By Ray Stern
By Ray Stern
By New Times
By Amy Silverman
By Stephen Lemons
By Stephen Lemons
By Monica Alonzo
By Chris Parker
One Dr. Fisher is a well-known and respected physician who began treating AIDS at a time when many physicians literally wouldn't even touch an HIV-positive patient. He has worked around the clock, seven days a week, taking care of people without money, without insurance, without hope. He has saved lives.
The other Dr. Fisher is less well-known. He is sketched out in the stark language of legal briefs and disciplinary hearings. Former patients accuse him of breaking the most basic compact of trust between a caregiver and the sick. They say Fisher sexually molested them under the pretense of medical examinations; some felt they had no choice but to go along if they wanted to get medical care.
The accusations against Fisher have split the gay community; some believe he's betrayed their trust while others, simply, still believe in him. Fisher denies any wrongdoing, and his attorney says the allegations are part of a smear campaign by other doctors and former patients holding grudges. The doctor's accusers maintain that Phoenix's champion of AIDS care has a darker side.
But despite how far the good deeds of Dr. Fisher seem from the bad acts laid at his feet, they are inextricably bound together by one fact: There's only one Ken Fisher to face these charges. And they could cost him his license to practice medicine.
When Ken Fisher began practicing medicine in Phoenix in 1981, the general public was barely aware of AIDS (Acquired Immunodeficiency Syndrome) and the virus which causes it, HIV (Human Immunodeficiency Virus). At the time, there were no movies of the week, no Ryan White, and no massive public-education effort about the disease.
And many doctors weren't much more knowledgeable. Some still referred to AIDS as GRID--Gay-Related Immune Deficiency--and the name reflected many of the prejudices which still stigmatize those with the illness.
Ken Fisher, already one of the few openly gay doctors in Phoenix, quickly became the first--and, for a time, the only--family practitioner to devote his practice to treating AIDS patients.
Through his attorney, Fisher declined to be interviewed for this article, but friends and supporters describe his career as a constant struggle against AIDS.
Ken Fisher was one of the first doctors in Arizona to address AIDS and HIV, says Jeff Ofstedahl, the editor of Echo, a magazine serving the gay community, and a friend of Fisher's. And this was at a time when doctors wouldn't even see people with HIV.
Former employees say Fisher worked a grueling schedule in order to keep up with the demand for his services: He would do rounds at the hospital at 4:30 a.m., be in the office by 5, and work until late evening, seven days a week.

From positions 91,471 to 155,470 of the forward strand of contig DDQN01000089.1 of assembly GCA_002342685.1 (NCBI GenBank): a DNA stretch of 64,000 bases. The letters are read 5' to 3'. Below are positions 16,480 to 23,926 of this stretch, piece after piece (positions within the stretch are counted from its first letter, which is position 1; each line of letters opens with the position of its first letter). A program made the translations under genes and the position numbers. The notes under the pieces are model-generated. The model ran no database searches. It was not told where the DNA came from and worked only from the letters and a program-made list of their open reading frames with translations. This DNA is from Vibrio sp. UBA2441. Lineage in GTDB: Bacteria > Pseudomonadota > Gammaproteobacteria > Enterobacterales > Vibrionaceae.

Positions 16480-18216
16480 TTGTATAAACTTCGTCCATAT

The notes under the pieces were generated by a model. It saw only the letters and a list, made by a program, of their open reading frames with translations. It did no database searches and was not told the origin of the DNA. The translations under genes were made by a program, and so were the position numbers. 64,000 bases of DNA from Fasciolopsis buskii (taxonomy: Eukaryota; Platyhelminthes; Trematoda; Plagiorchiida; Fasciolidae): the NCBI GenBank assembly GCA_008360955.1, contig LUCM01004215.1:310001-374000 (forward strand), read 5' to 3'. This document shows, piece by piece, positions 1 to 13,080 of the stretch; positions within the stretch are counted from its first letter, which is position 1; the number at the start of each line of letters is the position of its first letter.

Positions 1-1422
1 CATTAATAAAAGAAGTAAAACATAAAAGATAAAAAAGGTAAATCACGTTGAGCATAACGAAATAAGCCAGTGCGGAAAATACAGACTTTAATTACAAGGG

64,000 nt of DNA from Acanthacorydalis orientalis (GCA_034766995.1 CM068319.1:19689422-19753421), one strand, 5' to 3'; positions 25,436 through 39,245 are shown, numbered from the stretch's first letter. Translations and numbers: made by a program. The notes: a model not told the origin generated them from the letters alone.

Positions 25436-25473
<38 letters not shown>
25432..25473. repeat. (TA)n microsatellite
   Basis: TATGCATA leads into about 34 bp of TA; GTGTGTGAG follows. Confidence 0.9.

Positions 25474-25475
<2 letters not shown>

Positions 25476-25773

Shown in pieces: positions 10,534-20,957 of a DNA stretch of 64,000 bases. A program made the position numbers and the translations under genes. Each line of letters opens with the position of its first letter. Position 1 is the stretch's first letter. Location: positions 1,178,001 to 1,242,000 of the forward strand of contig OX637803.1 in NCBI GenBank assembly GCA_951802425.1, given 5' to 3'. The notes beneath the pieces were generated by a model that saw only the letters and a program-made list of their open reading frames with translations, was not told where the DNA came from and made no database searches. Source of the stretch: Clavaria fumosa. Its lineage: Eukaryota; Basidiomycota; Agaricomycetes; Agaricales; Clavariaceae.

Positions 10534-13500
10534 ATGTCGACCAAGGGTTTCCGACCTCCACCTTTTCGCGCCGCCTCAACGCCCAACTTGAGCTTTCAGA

Fisher's work wasn't limited to his practice, either. He served on the founding boards of many of the Valley's AIDS organizations, as medical director for the first clinics to treat AIDS patients. And he brought clinical trials of new AIDS drugs to Phoenix. He helped establish the first and only AIDS hospice in Phoenix, and then became a vocal critic of it after he felt a corporate buyout made it stray from its mission.
Fisher also spoke to groups, spreading the word about the disease and warning people about its consequences. He could always be relied on for a quote for reporters doing articles about AIDS. He treated the former publisher of the Scottsdale Progress, Chuck Pettit. If you wanted to know about HIV in Arizona, you went to Ken Fisher.
While this brought Fisher notice, it didn't bring him wealth. He would give patients more care than their insurance covered, and if they were uninsured, he often worked unpaid. Former employees note that there were bills going back as far as a decade.
That was the side of Fisher everyone knew. Anything else was just rumor and gossip. Until the State Board of Medical Examiners (BOMEX) began an investigation into Fisher's conduct in 1996. Then the other Fisher began to emerge.
In the privacy of his practice, Fisher was very different from the public, outspoken healer of unfortunate AIDS victims, former employees and patients say. And it's this Ken Fisher, the man behind the curtain, who faces losing his license to practice medicine.
BOMEX first investigated inappropriate sexual behavior by Fisher in early 1996, after a complaint from a patient that Fisher had fondled him during a procedure, causing him to ejaculate. Fisher denied the charge, and the board never found him guilty of anything. But BOMEX and Fisher reached a compromise--a Stipulation and Order, agreed to by both Fisher and the board--which did place some stringent rules on Fisher's practice.
Fisher, under the terms of the order, was to have a chaperone present at all examinations, get treatment from a board-approved therapist, submit to competency exams and appear for interviews at BOMEX's request. Any violation of the order could result in his license being suspended or revoked. While Fisher had received letters of concern from the board for unrelated complaints in the past, this was the most serious action BOMEX had ever taken against him.